Blogs, however, are more than tools; blogging is also a form of literacy in itself, which can be valued as what Heath (1983) called a "literacy act." While there is evidence that there may be important differences in the nature of literacy and authorship than is found in other forms of print and online discourse, the relationship between these forms of discourse is not clear. For now, having students blog in class is a pedagogy that can be useful in the development of their writing ability while making them contributors and not just consumers of information on the World Wide Web.
2. No corrections were made to student blogs.
3. When this data was collected, Blogger.com did not allow for comments to be posted, so the students were asked to respond in their blog to previous blogs by their classmates. Today, these responses could be made as comments to the individual blog. The implications of this change in the architecture can be an interesting question for future research.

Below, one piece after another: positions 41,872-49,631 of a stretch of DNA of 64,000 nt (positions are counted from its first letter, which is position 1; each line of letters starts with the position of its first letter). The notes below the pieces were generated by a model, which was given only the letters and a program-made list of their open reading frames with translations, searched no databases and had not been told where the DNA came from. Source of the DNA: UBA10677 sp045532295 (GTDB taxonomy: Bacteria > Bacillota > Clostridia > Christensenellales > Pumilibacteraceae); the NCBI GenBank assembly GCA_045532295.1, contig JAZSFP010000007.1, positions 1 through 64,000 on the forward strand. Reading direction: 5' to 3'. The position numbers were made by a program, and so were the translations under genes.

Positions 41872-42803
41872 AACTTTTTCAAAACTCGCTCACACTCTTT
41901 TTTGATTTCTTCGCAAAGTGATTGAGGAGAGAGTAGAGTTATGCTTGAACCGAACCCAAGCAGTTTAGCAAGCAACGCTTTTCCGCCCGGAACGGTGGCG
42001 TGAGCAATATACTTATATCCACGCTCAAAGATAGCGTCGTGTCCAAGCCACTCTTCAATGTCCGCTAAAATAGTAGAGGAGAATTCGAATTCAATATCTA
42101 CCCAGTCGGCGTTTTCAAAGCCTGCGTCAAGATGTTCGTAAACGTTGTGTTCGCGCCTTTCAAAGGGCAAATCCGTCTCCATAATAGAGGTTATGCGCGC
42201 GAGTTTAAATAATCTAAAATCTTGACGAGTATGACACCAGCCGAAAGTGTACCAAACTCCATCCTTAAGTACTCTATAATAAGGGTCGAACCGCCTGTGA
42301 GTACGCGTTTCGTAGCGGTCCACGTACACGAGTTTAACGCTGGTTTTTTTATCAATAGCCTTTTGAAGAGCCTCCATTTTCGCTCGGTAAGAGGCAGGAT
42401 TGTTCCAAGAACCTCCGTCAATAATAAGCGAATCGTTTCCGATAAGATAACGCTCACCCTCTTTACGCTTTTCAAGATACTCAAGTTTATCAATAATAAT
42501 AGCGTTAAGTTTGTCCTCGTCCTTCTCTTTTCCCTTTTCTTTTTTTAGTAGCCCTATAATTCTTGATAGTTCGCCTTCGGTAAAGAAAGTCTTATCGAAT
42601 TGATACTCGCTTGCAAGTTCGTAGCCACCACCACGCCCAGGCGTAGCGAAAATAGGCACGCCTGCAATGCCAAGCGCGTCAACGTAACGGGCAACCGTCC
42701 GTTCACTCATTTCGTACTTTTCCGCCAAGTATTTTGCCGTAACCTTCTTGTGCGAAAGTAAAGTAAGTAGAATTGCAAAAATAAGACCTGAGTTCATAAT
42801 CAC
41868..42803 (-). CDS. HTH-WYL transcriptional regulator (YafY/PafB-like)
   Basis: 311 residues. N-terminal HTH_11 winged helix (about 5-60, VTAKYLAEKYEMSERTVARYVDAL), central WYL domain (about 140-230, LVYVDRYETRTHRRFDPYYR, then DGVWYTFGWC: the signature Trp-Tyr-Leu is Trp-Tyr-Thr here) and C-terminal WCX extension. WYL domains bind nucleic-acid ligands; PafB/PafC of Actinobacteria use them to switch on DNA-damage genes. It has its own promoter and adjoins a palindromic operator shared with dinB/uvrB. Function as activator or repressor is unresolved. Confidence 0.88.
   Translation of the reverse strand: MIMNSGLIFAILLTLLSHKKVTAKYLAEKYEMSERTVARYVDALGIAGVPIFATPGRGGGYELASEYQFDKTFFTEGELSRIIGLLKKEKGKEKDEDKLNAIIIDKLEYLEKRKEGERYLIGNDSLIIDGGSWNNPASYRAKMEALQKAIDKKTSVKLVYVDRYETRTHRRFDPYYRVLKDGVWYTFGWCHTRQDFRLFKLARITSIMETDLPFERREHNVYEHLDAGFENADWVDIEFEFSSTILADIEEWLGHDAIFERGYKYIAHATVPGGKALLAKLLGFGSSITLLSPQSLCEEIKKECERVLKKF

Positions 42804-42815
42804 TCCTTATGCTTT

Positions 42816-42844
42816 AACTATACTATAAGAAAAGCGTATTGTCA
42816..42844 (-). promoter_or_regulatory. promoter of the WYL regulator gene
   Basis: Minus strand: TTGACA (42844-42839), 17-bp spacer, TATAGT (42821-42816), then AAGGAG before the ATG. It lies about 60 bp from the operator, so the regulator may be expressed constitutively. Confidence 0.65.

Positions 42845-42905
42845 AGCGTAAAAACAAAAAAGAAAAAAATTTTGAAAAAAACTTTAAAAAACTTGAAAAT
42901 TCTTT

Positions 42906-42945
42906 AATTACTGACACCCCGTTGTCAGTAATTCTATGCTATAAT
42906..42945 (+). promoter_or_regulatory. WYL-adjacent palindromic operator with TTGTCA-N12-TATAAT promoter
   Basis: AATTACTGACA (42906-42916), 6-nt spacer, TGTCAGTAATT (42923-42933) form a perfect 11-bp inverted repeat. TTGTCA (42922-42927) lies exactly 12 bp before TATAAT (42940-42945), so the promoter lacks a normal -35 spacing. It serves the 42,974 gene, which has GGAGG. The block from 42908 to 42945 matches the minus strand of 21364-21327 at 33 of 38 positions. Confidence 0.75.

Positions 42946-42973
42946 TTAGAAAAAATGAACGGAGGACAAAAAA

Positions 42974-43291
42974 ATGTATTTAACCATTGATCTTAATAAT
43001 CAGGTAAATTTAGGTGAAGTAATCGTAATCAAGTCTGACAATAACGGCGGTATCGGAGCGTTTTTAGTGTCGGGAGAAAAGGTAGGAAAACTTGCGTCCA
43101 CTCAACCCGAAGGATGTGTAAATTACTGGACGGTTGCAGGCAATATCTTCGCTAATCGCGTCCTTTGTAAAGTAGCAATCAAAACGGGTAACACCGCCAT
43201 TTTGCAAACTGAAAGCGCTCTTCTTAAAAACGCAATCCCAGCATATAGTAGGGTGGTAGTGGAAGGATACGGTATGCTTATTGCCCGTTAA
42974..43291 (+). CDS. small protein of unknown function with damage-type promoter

I would like to thank the anonymous reviewers, Rick Kern, Hunter Hatfield, and Cathryn Crosby for help with this article.
ABOUT THE AUTHOR
Joel Bloch teaches ESL composition at The Ohio State University. He has a PhD in rhetoric from Carnegie Mellon University and an MA in ESL and Education from the University of Michigan. His publications include articles on technology, plagiarism, evaluation, and Chinese rhetoric. He is currently writing a book on technology in the L2 composition classroom.